About the research
In cold climates, the modern method for making durable portland cement concrete (PCC) pavement has been to entrain air in the paste. This method enables the formation of an air void network that permits the drainage of liquid water and accommodates pressure increases during freezing conditions. The Iowa Department of Transportation (DOT) has required air entrainment since the mid-1950s, and yet some pavements constructed before this period show little to no deterioration and remain in service. It remains uncertain which properties have allowed these pavements to last so long and if these properties can be used to increase the durability or reduce the cost of modern pavement designs.
This project aimed to study the evolution of pore networks in pre-1950 and post-1950 Iowa PCC pavements and interpret the deterioration of pavement aggregates. For this study, helium pycnometry was used to examine the total connected porosity of the air void network. Computed tomography (CT) scanning was used to cross-validate the helium porosity results as well as to calculate pore and aggregate size distributions. Mercury porosimetry was used to identify pore-throat size distributions and cross-validate the CT-measured values. Samples were also thin sectioned to characterize the physical state of coarse aggregate particles, determine their lithology, and identify their modes of deterioration. Finally, a script was developed for the coding platform, MATLAB, to provide similar metrics to the RapidAir 457 Air Void Analyzer but for CT images (e.g., porosity, pore size distribution, grain size distribution).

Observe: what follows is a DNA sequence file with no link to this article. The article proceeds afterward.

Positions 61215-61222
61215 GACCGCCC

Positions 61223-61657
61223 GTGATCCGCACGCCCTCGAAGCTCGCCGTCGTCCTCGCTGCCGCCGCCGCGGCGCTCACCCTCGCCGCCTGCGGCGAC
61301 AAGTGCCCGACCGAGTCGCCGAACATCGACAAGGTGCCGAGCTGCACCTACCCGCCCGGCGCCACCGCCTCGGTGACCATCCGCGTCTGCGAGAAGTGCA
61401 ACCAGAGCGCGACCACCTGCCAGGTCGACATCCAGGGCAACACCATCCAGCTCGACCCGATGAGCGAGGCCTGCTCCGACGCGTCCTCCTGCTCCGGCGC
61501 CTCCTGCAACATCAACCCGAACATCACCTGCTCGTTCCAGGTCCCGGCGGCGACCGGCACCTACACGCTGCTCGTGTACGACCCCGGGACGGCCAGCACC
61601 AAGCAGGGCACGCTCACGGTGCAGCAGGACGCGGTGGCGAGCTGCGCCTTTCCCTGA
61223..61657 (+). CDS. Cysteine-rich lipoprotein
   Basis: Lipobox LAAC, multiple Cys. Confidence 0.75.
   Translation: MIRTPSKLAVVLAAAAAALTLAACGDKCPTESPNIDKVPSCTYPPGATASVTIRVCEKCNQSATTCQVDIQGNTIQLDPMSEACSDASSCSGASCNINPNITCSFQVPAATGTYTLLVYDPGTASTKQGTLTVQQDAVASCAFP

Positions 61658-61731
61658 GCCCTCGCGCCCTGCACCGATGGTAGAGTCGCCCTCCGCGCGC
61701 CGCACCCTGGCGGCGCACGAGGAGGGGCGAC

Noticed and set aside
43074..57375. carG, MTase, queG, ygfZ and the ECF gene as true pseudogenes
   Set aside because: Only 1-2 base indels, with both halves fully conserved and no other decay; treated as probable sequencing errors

The initial hypothesis motivating this study was that pores forming around and inside deteriorating coarse aggregate particles in some unusually durable pre-air-entrainment PCC pavements are connected through pore throats in the paste serving to create effective air void networks. It was instead found through this study that the porosity of pavements showed strong correlation between decreasing porosity and increasing age. These results indicate that PCC porosity can be predicted from pavement age, at least in Iowa. Petrographic data suggest that this phenomenon is due to a reduction of pore space in the paste, with the reduction in paste porosity having more impact than the increase in porosity due to coarse and fine aggregate deterioration.